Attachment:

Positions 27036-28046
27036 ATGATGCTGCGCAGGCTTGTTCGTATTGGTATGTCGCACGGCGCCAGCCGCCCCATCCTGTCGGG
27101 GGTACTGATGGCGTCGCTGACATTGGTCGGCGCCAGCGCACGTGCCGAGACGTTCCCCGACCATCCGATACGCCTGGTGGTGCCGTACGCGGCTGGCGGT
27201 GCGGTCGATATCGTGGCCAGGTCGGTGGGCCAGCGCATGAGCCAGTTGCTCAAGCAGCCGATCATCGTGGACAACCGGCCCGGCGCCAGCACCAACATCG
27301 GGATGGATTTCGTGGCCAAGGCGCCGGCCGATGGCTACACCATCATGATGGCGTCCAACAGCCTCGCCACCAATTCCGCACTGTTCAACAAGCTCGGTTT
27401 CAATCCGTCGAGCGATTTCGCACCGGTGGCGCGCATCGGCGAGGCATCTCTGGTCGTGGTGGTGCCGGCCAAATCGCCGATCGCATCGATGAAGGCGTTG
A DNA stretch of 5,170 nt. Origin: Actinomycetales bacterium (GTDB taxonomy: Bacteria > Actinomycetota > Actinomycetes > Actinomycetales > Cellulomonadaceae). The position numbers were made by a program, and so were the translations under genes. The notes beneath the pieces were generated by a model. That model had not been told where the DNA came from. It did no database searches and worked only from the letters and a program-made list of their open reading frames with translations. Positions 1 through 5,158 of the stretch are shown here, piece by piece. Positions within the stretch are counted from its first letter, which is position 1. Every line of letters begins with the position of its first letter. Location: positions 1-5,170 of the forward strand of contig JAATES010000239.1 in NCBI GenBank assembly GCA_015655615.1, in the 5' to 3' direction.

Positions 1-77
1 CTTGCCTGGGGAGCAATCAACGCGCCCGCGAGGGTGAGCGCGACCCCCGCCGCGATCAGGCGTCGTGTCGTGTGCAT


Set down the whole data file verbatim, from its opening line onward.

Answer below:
Positions 27036-28046
27036 ATGATGCTGCGCAGGCTTGTTCGTATTGGTATGTCGCACGGCGCCAGCCGCCCCATCCTGTCGGG
27101 GGTACTGATGGCGTCGCTGACATTGGTCGGCGCCAGCGCACGTGCCGAGACGTTCCCCGACCATCCGATACGCCTGGTGGTGCCGTACGCGGCTGGCGGT
27201 GCGGTCGATATCGTGGCCAGGTCGGTGGGCCAGCGCATGAGCCAGTTGCTCAAGCAGCCGATCATCGTGGACAACCGGCCCGGCGCCAGCACCAACATCG
27301 GGATGGATTTCGTGGCCAAGGCGCCGGCCGATGGCTACACCATCATGATGGCGTCCAACAGCCTCGCCACCAATTCCGCACTGTTCAACAAGCTCGGTTT
27401 CAATCCGTCGAGCGATTTCGCACCGGTGGCGCGCATCGGCGAGGCATCTCTGGTCGTGGTGGTGCCGGCCAAATCGCCGATCGCATCGATGAAGGCGTTG
A DNA stretch of 5,170 nt. Origin: Actinomycetales bacterium (GTDB taxonomy: Bacteria > Actinomycetota > Actinomycetes > Actinomycetales > Cellulomonadaceae). The position numbers were made by a program, and so were the translations under genes. The notes beneath the pieces were generated by a model. That model had not been told where the DNA came from. It did no database searches and worked only from the letters and a program-made list of their open reading frames with translations. Positions 1 through 5,158 of the stretch are shown here, piece by piece. Positions within the stretch are counted from its first letter, which is position 1. Every line of letters begins with the position of its first letter. Location: positions 1-5,170 of the forward strand of contig JAATES010000239.1 in NCBI GenBank assembly GCA_015655615.1, in the 5' to 3' direction.

Positions 1-77
1 CTTGCCTGGGGAGCAATCAACGCGCCCGCGAGGGTGAGCGCGACCCCCGCCGCGATCAGGCGTCGTGTCGTGTGCAT